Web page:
The leak follows the revelation of the Prism project and the US National Security Agency admitting that it is able to collect user data from companies like AOL, Apple, Google, Facebook, Skype, YouTube and Yahoo.
The agreement was signed in 2001 by Telstra, Pacific Century CyberWorks and their joint global cable company Reach, as well as the Federal Bureau of Investigation (FBI) and the US Department of Justice (DOJ).
Under the agreement, the US DOJ and FBI demanded Telstra provide technical assistance to enable electronic surveillance, while the telco was to also required to route electronic communications to a US storage facility for surveillance by US authorities.
The information stored involved any form of electronic communications involving customers contacting someone in the US. The type of information included email contents, call "associated data", online messages, transaction data, subscriber information and billing records.
Greens Party Senator Scott Ludlum has called upon Telstra to disclose all the details of the agreements immediately.
"Telstra, at the time majority owned and controlled by the Howard Government, struck a deal to allow 24/7 surveillance of calls going in and out of the United States, including calls made by Australians.
"The cables in question are operated by Telstra subsidiary Reach, which controls more than 40 major telecommunications cables in the region, including cables in and out of China and Australia," he said.
"The deal also compelled Telstra, Reach and PCWW to provide any stored communications and comply with preservation requests; to provide any stored meta-data, billing data or subscriber information about US customers; to ignore any foreign privacy laws that might lead to mandatory destruction of stored data; and to refuse information requests from other countries without permission from the United States."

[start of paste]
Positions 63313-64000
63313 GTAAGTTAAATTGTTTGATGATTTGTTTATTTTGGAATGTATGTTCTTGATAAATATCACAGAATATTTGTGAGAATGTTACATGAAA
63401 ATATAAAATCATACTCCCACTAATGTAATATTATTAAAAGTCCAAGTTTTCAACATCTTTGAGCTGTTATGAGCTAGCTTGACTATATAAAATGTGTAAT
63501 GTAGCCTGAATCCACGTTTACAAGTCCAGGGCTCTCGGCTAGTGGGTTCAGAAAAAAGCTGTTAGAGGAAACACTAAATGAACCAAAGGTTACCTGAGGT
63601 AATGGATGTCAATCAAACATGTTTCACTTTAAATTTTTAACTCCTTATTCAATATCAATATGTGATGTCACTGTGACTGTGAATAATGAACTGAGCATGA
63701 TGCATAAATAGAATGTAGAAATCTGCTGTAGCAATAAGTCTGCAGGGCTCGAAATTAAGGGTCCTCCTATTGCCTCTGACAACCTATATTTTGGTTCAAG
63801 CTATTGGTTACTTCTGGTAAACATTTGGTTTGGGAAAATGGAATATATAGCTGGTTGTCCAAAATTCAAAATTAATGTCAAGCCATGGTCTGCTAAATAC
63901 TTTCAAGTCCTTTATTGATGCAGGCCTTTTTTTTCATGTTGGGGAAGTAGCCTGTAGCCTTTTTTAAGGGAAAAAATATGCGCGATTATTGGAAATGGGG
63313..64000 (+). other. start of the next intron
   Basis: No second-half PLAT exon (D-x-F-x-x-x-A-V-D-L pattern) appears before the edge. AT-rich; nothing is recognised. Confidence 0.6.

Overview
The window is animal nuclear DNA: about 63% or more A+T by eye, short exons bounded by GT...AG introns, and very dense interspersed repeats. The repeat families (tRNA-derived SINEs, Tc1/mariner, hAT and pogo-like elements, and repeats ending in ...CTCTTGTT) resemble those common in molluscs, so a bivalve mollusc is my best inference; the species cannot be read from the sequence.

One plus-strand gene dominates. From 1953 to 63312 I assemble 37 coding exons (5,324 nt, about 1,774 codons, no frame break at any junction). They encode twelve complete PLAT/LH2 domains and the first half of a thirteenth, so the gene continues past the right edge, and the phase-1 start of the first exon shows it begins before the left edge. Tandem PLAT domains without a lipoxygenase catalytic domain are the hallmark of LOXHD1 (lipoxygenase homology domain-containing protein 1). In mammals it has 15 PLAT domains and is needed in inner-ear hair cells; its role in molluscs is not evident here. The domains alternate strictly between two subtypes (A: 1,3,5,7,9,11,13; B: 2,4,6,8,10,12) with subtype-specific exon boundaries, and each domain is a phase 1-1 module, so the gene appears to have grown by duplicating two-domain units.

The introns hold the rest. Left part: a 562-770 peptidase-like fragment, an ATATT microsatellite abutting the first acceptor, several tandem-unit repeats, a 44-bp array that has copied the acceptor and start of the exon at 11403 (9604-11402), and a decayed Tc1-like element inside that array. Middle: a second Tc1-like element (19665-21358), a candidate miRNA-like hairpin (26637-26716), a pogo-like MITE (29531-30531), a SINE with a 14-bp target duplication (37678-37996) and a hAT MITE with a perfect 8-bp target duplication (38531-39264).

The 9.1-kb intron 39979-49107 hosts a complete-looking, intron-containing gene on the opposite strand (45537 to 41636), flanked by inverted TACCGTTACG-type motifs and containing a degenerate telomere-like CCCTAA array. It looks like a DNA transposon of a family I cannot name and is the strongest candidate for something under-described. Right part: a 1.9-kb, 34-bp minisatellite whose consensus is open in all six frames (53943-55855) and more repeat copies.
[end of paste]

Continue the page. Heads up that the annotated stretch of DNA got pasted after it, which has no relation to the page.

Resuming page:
He added that the deal also allowed FBI and US DOJ officials to conduct inspection visits of Telstra and Reach's offices and infrastructure.
"This is an extraordinary breach of trust, invasion of privacy, and erosion of Australia's sovereignty."
Telstra just following the rules
A statement received from Telstra claims that the agreement signed back in 2001 was simply Reach following the rules in order to be able to operate in the United States.
"This Agreement, at that time 12 years ago, reflected Reach's operating obligations in the US that require carriers to comply with US domestic law," the statement read.
"It relates to a Telstra joint venture company's operating obligations in the United States under their domestic law. We understand similar agreements would be in place for all network infrastructure in the US."
"When operating in any jurisdiction, here or overseas, carriers are legally required to provide various forms of assistance to Government agencies."
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